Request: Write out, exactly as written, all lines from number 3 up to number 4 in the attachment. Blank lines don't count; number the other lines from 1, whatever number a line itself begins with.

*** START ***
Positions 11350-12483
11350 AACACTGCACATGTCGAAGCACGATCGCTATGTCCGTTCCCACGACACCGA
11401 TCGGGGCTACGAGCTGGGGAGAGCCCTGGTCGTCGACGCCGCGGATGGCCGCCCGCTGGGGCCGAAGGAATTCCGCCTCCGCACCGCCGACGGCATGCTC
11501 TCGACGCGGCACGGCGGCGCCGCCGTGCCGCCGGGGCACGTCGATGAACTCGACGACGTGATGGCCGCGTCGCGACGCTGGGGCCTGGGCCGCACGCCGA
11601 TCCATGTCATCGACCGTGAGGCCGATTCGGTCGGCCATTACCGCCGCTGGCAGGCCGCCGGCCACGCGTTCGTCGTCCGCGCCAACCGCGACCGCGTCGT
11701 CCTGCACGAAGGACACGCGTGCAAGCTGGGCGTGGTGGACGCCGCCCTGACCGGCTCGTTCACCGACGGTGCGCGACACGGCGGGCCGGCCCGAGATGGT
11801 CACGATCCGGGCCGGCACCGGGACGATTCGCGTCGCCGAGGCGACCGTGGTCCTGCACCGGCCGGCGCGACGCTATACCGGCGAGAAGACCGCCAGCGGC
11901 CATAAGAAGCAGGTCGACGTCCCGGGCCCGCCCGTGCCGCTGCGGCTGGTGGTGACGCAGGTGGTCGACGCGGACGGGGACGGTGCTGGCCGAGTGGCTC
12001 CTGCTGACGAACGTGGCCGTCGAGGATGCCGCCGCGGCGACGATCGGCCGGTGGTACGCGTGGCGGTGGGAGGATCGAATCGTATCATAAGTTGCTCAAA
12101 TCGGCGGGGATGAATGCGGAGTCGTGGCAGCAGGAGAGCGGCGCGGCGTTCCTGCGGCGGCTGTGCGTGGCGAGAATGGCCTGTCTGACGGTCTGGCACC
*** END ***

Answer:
11401 TCGGGGCTACGAGCTGGGGAGAGCCCTGGTCGTCGACGCCGCGGATGGCCGCCCGCTGGGGCCGAAGGAATTCCGCCTCCGCACCGCCGACGGCATGCTC
11501 TCGACGCGGCACGGCGGCGCCGCCGTGCCGCCGGGGCACGTCGATGAACTCGACGACGTGATGGCCGCGTCGCGACGCTGGGGCCTGGGCCGCACGCCGA